The coronavirus that causes COVID-19 is mainly spread from person to person. When an infected person coughs or sneezes, it sends droplets containing the virus into the air. A healthy person can inhale these droplets. You can also become infected with the virus if you touch the surface or object on which the virus is located, and then touch your mouth, nose, or eyes.
Coronavirus: what you need to know
The coronavirus can live for hours to days on surfaces such as countertops and door handles. How long it survives depends on the material the surface is made of.
Here’s a guide on how long coronaviruses — a family of viruses that includes the virus that causes COVID-19 — can live on some surfaces that you probably access on a daily basis. Keep in mind that researchers still have a lot to learn about the new coronavirus that causes COVID-19. For example, they don’t know whether exposure to heat, cold, or sunlight affects life expectancy on the surface.
Examples: door handles, jewelry, silverware
Examples: furniture, parquet
Examples: packaging, such as milk containers and detergent bottles, subway and bus seats, backpacks, elevator buttons
- Stainless steel
Examples: refrigerators, pots and pans, sinks
Examples: packing boxes
Examples: coins, teapots, dishes
Examples: soda cans, foil, water bottles
From 2 to 8 hours
Examples: glasses, measuring cups, mirrors, windows
Up to 5 days
Examples: dishes, vases, mugs
The length of time varies. Some coronavirus strains live on paper for only a few minutes, while others live up to 5 days.
It’s a good idea to wash fruits and vegetables under running water before eating them. Wipe them with a brush or hands to remove any germs that may be on their surface. Wash your hands after visiting the supermarket. If you have a weakened immune system, you can buy frozen or canned food.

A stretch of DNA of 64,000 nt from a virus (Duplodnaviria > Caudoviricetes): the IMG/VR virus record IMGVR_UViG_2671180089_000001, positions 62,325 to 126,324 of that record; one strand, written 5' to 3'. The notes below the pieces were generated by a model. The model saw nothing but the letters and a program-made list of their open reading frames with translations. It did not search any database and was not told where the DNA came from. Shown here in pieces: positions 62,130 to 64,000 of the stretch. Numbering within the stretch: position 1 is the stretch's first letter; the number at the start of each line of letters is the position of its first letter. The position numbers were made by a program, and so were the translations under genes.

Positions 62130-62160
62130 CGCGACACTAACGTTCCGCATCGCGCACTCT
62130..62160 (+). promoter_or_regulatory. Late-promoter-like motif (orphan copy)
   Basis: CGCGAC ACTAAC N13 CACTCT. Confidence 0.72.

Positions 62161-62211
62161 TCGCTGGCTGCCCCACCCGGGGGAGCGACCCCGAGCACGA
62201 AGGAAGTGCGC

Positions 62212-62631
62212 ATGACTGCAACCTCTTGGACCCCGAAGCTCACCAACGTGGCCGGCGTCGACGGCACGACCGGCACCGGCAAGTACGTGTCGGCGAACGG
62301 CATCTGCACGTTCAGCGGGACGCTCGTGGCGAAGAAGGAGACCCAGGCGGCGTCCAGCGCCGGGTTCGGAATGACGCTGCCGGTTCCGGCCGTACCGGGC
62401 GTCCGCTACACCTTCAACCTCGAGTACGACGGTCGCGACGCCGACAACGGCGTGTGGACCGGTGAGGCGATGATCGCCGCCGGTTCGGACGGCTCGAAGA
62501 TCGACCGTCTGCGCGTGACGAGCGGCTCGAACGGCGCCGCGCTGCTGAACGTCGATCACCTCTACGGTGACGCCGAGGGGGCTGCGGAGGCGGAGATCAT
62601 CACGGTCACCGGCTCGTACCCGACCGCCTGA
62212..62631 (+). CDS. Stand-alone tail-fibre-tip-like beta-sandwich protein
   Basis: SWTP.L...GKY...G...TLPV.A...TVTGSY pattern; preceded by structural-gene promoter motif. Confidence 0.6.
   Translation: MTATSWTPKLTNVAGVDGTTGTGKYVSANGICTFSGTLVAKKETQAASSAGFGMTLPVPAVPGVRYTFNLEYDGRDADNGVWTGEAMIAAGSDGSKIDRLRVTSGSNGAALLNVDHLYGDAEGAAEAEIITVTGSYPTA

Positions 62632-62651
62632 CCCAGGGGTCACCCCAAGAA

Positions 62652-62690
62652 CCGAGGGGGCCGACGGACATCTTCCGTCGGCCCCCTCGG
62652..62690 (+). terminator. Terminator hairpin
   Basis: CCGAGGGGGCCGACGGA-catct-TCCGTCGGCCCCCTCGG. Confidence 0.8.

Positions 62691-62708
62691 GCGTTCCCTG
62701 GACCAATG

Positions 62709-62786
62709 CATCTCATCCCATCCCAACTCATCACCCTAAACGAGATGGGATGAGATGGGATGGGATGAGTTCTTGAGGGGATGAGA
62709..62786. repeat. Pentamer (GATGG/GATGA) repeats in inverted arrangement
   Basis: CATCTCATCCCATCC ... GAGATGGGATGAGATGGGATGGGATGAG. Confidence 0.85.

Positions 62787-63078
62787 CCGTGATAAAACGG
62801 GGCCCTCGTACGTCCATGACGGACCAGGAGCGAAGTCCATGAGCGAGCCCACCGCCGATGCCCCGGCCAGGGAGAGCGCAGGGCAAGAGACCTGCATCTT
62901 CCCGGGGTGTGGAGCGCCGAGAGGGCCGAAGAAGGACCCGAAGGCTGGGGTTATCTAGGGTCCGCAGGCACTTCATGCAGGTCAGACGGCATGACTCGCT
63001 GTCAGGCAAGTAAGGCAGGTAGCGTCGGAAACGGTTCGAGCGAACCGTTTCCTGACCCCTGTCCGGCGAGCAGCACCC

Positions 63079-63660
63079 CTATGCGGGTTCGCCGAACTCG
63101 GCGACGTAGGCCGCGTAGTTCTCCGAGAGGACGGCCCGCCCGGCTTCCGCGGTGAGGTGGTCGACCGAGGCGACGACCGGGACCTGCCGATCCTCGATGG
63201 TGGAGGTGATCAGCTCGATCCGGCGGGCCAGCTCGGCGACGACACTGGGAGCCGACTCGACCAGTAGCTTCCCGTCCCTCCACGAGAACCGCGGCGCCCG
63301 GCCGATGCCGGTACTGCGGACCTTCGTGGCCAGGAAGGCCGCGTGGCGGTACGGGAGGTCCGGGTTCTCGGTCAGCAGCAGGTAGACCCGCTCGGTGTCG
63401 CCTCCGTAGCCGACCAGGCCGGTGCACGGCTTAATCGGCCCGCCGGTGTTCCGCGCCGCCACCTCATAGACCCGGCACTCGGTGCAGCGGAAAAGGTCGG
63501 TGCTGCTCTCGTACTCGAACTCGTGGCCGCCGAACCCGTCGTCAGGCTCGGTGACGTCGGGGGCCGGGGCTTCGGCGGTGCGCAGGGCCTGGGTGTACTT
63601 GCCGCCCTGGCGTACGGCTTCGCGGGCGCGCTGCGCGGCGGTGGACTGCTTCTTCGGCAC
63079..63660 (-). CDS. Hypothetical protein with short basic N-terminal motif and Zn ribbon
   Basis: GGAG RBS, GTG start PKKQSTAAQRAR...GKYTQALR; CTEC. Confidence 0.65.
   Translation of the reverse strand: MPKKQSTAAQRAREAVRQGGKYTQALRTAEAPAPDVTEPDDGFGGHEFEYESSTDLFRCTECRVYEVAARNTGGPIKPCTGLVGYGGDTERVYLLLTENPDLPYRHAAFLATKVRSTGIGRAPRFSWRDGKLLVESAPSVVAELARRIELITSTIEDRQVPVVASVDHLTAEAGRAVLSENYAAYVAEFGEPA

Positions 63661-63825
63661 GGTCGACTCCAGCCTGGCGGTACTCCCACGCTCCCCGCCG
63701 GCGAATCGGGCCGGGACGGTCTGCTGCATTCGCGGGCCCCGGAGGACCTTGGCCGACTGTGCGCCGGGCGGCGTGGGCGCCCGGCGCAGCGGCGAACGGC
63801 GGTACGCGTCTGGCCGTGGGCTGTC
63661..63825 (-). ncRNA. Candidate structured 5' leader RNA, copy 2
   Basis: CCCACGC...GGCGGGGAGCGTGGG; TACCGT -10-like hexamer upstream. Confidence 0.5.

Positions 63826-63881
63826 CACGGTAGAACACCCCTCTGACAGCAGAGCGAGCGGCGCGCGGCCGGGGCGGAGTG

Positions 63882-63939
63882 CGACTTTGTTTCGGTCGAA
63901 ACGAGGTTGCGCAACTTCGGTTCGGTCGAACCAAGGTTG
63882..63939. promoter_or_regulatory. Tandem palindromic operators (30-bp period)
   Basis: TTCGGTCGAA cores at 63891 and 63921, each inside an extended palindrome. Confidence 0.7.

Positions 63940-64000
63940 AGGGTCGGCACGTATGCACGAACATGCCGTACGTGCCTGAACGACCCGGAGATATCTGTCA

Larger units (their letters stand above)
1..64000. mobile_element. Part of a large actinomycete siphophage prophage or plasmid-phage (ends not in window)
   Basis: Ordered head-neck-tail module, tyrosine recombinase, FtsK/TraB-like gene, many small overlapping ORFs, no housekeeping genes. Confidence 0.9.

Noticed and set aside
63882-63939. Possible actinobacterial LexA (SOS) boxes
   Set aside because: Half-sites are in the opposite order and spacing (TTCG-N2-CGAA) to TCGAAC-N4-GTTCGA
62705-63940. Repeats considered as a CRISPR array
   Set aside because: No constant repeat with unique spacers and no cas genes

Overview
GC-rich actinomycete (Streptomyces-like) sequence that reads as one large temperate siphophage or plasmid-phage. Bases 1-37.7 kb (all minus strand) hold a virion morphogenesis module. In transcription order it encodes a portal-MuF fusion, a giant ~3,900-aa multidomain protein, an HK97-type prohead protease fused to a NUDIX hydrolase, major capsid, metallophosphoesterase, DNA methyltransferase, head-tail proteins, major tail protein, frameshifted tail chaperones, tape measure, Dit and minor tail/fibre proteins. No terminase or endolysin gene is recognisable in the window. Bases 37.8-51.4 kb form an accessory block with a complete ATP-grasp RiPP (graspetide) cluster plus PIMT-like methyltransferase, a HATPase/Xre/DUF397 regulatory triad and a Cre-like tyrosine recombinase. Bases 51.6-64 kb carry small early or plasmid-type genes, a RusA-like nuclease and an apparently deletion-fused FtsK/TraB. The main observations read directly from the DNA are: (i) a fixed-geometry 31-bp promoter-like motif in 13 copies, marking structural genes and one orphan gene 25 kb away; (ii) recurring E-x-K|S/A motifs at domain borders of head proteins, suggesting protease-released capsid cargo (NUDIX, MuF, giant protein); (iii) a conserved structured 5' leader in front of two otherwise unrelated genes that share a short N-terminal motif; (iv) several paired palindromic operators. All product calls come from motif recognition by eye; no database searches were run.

The coronavirus was not detected in drinking water. If it gets into the water supply system, the water treatment plant will filter and disinfect the water, which should kill the germs.
Coronaviruses can live on a variety of other surfaces, such as fabrics and countertops.
What can you do
To reduce the likelihood of infection or spread of coronavirus, clean and disinfect all surfaces and objects in your home and office every day. This includes:
- door handles
- phone numbers
- control panels
Use a household cleaning spray, and if the surfaces are dirty, first clean them with soap and water, and then disinfect.
Keep surfaces clean, even if everyone in your home is healthy. Infected people may not show symptoms, but they can still spread the virus on the surface.
After you visit a pharmacy or supermarket, wash your hands for at least 20 seconds with soap and warm water.
Coronavirus infection: diagnosis and treatment
Questions about the coronavirus